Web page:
Della S. CRAVER, Appellant,
Charles G. CRAVER, Jr., Joe Wesley Craver, individually and as Co-Executors of the Estate of Charles Grover Craver, deceased, Jeanette C. Nelson, Appellees.
[85 Ariz. 18] Minne & Sorenson, Phoenix, for appellant.
William C. Eliot, Phoenix, for appellees Charles G. Craver, Jr., and Joe Wesley Craver.
Lester J. Hayt, Phoenix, for appellee Jeanette C. Nelson.
UDALL, Chief Justice.
The sole question presented by this appeal is whether the evidence as a whole, when considered in a light most favorable to appellees, sustains the judgment of the trial court in holding that Della Craver, the surviving wife,--plaintiff-appellant--should take nothing by her complaint. We shall refer to the parties as appellant and appellees, respectively. The case was tried to the court sitting without a jury.
The controversy between the parties arose in this manner: Charles Grover Craver, now deceased (hereinafter referred
to as decedent), on September 13, 1950 sold the E 1/2 W 1/2 SE 1/4 Sec. 3, Twp. 1 N. Range 2 East, G. & S. R. B. & M., containing approximately 40 acres, to Michael A. Parker and wife on an installment agreement under which he retained title until all of the purchase price had been paid. The instructions given to the Phoenix Title and Trust Company requested that monthly payments received by said escrow agent be forwarded to seller in the names of himself and his wife, the appellant herein. This was done until his death, which occurred on July 10, 1954. In his will (executed November 24, 1953) disposing of an estate later appraised at $54,246.05, this 84 year old man provided generously for his wife and then devised and bequeathed to his three adult children by a prior marriage, appellees herein, the real property that he had sole and/or the proceeds from the contract of sale. Some months after the admission of his will to probate on August 5, 1954, appellant brought this action asking the court to determine the interest of all parties in the proceeds of the contract of sale. The balance then due on the contract was appraised at $25,527.05.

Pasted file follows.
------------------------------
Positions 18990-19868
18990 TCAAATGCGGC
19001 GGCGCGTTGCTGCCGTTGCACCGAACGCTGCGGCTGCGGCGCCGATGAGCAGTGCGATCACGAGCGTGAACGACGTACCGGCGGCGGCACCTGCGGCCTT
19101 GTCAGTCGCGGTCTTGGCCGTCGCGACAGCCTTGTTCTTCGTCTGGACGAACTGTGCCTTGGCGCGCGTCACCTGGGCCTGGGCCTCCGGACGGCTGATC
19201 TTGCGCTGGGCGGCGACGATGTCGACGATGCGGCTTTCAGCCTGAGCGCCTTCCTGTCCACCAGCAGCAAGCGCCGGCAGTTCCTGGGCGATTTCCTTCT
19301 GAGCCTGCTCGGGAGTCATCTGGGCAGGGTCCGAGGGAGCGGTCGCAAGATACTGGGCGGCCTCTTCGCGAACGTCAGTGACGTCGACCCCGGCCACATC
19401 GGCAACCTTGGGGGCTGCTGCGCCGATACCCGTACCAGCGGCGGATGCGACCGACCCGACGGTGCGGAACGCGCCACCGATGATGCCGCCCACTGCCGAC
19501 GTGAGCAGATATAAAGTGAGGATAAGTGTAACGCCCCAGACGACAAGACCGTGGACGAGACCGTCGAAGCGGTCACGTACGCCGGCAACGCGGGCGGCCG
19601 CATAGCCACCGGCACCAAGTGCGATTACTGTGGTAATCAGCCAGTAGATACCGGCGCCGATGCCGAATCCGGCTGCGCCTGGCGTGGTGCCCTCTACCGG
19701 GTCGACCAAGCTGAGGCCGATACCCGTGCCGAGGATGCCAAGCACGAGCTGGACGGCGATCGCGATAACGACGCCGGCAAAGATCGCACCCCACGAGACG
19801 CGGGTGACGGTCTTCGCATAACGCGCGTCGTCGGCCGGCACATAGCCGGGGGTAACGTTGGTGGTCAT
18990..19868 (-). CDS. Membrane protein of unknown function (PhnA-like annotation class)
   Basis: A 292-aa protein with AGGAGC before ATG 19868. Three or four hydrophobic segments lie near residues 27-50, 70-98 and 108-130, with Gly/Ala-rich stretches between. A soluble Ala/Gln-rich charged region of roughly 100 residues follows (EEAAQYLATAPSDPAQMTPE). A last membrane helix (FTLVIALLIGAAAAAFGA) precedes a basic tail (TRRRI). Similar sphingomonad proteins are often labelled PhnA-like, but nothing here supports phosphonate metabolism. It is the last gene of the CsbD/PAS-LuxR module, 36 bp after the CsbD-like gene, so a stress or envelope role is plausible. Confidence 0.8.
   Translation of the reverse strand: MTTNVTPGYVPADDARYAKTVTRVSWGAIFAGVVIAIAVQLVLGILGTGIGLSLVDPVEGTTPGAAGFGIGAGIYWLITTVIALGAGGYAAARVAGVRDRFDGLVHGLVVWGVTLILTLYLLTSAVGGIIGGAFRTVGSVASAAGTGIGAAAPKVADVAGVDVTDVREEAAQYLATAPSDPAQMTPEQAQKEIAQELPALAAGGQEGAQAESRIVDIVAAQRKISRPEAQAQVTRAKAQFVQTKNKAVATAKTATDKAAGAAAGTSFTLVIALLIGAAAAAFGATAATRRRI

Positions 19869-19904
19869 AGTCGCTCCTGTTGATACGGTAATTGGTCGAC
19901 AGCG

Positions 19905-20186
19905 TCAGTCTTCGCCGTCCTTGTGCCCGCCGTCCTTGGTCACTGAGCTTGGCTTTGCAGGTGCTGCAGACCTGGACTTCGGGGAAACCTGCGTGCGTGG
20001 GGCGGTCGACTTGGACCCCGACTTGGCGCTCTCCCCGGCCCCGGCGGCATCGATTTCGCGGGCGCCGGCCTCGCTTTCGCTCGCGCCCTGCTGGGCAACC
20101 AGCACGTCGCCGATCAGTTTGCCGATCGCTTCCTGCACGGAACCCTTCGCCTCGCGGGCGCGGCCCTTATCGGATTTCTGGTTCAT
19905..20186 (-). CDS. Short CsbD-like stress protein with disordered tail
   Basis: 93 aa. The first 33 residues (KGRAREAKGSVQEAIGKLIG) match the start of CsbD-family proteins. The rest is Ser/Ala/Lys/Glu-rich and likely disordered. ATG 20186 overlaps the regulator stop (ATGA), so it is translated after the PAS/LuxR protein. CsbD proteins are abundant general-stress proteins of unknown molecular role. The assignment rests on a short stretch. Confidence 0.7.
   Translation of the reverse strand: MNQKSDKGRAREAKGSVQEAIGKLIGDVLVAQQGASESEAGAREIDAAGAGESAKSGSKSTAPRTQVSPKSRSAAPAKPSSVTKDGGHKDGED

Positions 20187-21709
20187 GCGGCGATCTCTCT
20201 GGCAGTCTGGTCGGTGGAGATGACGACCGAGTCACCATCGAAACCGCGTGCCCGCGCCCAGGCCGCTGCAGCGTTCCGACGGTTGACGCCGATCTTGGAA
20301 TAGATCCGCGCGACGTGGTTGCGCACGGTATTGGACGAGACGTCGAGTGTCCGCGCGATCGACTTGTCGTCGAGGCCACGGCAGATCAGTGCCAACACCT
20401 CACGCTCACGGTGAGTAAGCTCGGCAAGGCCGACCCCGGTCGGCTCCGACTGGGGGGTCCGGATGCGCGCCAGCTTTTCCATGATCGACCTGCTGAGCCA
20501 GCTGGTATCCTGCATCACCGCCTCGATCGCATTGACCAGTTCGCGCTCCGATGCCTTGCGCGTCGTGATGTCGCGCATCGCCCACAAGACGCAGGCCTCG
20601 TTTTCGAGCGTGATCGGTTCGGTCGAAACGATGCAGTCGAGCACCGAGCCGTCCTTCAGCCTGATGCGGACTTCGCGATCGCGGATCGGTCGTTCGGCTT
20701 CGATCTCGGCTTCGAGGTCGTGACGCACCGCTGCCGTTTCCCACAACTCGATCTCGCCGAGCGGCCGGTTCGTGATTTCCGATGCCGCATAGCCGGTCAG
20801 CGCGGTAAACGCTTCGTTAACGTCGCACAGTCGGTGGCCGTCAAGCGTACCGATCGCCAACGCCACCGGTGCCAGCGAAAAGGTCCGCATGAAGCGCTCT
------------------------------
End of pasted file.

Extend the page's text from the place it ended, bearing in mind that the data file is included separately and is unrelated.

Appellant first proceeded in the trial of this case on the theory of 'joint tenancy' which has since been abandoned; then in her brief, submitted to the lower court, switched to 'an equitable assignment theory' but now contends that the proceeds of the sale are community property and that she is therefore entitled to one-half thereof irrespective of the express terms of decedent's will.
The evidence is undisputed that decedent, Charles Grover Craver, acquired the realty here in question prior to his marriage to appellant on March 25, 1929. The law is so well settled in this jurisdiction as to require no citation of authority that 'property acquires its status at the time of its [85 Ariz. 19] acquisition.' Recognition of this principle no doubt brought from appellant's counsel the following admission at the trial, viz.:
'Mr. Cavness: Oh, if the Court please, we admit it was separate property; that it was taken in his name alone; that he is the record title holder. There is no argument about that.'
On this state of the record the burden was upon appellant to establish, by clear and convincing evidence, that the proceeds of sale were community property. As the real property was decedent's sole and separate property, the transmutation from the real property to personal property by reason of a sale would not change the proceeds thereof to community property.
We quote from appellant's brief as to her contention in this matter:
'It is her position, however, that the character of the property was changed from real to personal property by virtue of the execution of an agreement of sale and that the property right in the contract became the community property of the appellant and her husband by virtue of the instructions given to the Phoenix Title & Trust Company, and by virtue of the fact that the wife was included as one of the sellers under the terms of the agreement of sale.'
It is apparent that appellant further relies upon the following additional incidents in the handling of the property which she claims conclusively established that she was legally entitled to a community interest in the balance of the unpaid contract, viz.:
(a) That she with her husband had signed the deed as prepared by the title company conveying the property to the grantees upon the fulfillment of the contract of sale.
(b) The quitclaim deed signed by the Parkers (purchasers), held in escrow in case of a default in payment by them, was ...